Journalist and author Patrick Barkham has scooped a prestigious environmental award for his long-standing efforts to promote butterflies and their welfare.
Barkham, a feature writer with the Guardian newspaper and author of the acclaimed The Butterfly Isles, is this year's recipient of the Marsh Christian Trust Award for the Promotion of Lepidoptera Conservation.
Through his work, Barkham, 37, was judged to have consistently raised the profile of butterflies and their environmental importance.
His first book - The Butterfly Isles, charts Barkham's attempt in 2009 to see all the UK's butterfly species in the space of a year.
The book garnered widespread acclaim and was short-listed for the Royal Society of Literature's Ondaatje prize.
This summer Barkham played a key role in promoting Butterfly Conservation's Big Butterfly Count project - a citizen science scheme encouraging the public to count butterflies.
He took part and publicised a celebrity butterfly hunt across Sussex - writing a report for the Guardian website on his Blackberry whilst bouncing around in the back of a Land Rover.
Dr Martin Warren, chief executive of Butterfly Conservation, said: "Patrick is a superb writer and journalist with a great passion for butterflies and moths. He is a worthy winner of the Marsh Award for the Promotion of Lepidoptera Conservation.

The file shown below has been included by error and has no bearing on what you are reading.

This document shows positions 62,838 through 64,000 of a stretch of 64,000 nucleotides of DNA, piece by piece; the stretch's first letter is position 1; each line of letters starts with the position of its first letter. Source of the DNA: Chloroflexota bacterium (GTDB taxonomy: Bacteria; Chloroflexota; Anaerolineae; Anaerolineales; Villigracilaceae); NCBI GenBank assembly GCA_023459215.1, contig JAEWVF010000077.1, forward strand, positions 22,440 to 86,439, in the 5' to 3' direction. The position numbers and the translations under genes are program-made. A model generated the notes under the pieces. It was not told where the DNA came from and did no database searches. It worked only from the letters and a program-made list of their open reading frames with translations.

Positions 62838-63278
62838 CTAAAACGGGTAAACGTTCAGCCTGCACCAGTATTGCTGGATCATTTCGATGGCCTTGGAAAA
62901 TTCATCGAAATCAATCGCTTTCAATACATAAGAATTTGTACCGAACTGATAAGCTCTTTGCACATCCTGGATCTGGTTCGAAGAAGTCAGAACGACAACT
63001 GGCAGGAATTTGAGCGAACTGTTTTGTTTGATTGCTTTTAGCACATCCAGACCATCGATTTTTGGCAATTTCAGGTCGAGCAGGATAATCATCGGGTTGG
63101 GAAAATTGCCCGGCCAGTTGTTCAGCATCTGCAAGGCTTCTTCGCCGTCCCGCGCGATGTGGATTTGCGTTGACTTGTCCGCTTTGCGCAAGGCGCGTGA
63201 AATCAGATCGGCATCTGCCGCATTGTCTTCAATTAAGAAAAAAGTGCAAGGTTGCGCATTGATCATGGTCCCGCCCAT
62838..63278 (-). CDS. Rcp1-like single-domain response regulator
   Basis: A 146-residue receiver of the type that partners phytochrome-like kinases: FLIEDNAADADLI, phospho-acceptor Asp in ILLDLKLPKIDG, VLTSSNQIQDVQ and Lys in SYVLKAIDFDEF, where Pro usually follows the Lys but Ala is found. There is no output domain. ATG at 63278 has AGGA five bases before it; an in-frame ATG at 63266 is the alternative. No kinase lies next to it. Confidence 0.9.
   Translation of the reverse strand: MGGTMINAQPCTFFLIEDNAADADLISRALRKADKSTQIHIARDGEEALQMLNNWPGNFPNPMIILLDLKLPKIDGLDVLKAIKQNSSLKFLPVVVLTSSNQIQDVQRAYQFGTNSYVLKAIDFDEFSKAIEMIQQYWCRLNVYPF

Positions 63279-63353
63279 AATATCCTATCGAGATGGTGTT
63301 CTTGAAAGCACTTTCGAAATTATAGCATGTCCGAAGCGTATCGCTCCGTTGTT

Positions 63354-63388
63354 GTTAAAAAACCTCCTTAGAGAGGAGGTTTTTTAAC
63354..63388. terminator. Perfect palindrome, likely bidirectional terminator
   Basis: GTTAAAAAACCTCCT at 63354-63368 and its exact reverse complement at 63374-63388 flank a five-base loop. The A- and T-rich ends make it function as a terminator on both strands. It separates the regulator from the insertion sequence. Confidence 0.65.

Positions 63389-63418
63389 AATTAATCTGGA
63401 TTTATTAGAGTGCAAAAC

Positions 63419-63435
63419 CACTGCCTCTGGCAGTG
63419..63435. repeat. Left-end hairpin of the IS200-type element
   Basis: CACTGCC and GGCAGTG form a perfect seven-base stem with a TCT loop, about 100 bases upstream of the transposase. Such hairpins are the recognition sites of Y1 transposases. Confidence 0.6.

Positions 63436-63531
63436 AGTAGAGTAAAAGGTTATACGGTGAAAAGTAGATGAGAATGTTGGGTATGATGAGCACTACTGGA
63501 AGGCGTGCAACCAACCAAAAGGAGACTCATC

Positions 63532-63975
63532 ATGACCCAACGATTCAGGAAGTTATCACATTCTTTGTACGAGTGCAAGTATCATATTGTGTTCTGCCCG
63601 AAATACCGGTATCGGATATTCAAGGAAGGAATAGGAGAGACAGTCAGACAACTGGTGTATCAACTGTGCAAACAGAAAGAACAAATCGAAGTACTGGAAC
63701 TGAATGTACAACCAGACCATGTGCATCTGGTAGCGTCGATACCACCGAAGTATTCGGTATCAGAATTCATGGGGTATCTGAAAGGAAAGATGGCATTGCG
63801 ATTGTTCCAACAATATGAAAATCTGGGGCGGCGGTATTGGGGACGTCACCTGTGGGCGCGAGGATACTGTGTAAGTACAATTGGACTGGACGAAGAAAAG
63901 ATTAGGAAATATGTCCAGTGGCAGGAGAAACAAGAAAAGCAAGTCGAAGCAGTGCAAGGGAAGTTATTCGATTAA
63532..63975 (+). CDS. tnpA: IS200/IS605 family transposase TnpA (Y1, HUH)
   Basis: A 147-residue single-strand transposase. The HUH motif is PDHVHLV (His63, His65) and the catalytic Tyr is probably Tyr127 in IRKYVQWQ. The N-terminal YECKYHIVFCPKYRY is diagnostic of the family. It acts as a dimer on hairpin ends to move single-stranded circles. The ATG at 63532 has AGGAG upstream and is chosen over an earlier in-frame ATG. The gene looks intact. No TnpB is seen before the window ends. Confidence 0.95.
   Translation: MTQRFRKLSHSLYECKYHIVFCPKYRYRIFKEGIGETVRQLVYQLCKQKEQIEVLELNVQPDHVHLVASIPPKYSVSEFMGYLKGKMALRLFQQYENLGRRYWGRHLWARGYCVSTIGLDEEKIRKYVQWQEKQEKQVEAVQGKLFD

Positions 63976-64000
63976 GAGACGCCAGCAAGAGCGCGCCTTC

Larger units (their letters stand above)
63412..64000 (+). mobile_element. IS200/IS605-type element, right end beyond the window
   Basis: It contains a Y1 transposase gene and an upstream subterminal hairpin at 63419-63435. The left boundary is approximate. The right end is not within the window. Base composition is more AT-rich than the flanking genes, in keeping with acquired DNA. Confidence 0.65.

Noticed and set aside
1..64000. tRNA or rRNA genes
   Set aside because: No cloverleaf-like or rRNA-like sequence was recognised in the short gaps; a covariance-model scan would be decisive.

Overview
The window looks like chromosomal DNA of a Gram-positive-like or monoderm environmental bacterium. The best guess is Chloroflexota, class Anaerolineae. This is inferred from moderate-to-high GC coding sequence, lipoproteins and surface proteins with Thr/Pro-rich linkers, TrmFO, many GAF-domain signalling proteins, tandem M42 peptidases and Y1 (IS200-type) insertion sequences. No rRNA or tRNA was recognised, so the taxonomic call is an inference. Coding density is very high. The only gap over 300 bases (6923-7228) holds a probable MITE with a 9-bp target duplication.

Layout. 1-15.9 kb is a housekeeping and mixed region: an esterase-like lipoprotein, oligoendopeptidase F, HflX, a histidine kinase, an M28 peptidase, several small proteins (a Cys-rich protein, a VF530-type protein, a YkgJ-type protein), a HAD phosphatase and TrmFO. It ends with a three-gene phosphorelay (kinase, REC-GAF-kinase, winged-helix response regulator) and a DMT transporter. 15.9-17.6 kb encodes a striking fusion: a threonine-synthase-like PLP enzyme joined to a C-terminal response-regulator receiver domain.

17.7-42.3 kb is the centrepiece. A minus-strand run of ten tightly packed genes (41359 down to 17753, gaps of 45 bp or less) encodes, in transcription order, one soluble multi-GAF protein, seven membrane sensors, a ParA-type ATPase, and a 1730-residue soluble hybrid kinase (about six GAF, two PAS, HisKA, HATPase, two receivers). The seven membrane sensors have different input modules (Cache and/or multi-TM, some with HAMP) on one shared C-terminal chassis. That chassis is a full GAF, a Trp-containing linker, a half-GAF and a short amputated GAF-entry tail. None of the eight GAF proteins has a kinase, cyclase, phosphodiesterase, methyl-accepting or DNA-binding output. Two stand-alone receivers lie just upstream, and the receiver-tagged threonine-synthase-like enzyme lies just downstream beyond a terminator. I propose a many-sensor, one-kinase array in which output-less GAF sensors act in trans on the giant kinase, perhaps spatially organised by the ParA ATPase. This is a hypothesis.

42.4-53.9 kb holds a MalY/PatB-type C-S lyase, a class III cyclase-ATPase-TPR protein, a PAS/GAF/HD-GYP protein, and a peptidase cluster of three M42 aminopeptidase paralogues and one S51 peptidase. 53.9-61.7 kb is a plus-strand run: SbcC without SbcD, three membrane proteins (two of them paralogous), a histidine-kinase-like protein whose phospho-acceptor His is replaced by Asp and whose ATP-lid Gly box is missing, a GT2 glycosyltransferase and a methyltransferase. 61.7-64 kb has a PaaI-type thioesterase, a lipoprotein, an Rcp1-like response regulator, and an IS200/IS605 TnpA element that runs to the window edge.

"Through his writing, Patrick has shared his childhood passion for butterflies and given us a unique insight into the species themselves and the people who care for them. He has explained to a wide audience the wonder of these beautiful insects and why it is important to conserve them."
Barkham caught the butterfly bug early - his father John Barkham, a well known ecologist and conservationist, used to regularly take the youngster butterfly-watching around their Norfolk home.
Brian Marsh OBE, chairman of the Marsh Christian Trust, said: "A huge congratulations to all the winners. We set up the Marsh Lepidoptera Awards to support specialists in this field and their contributions this year, as in other years, have been outstanding."
The March Lepidoptera Awards, run in association with Butterfly Conservation recognise outstanding contributions to the promotion of Lepidoptera conservation.
Other winners this year include leading entomologist Dr Phil Sterling, lead author of the acclaimed new micro-moth guide - The Field Guide to the Micro-moths of Great Britain and Ireland.
Dr Sterling, Dorset County Council's Natural Environment Manager and Ecologist, receives a Lifetime Achievement in Lepidoptera Conservation Award.
The European Award goes to Professor Christer Wiklund. The Professor of Ecological Zoology at Stockholm University is Europe's senior and most prolific butterfly biologist.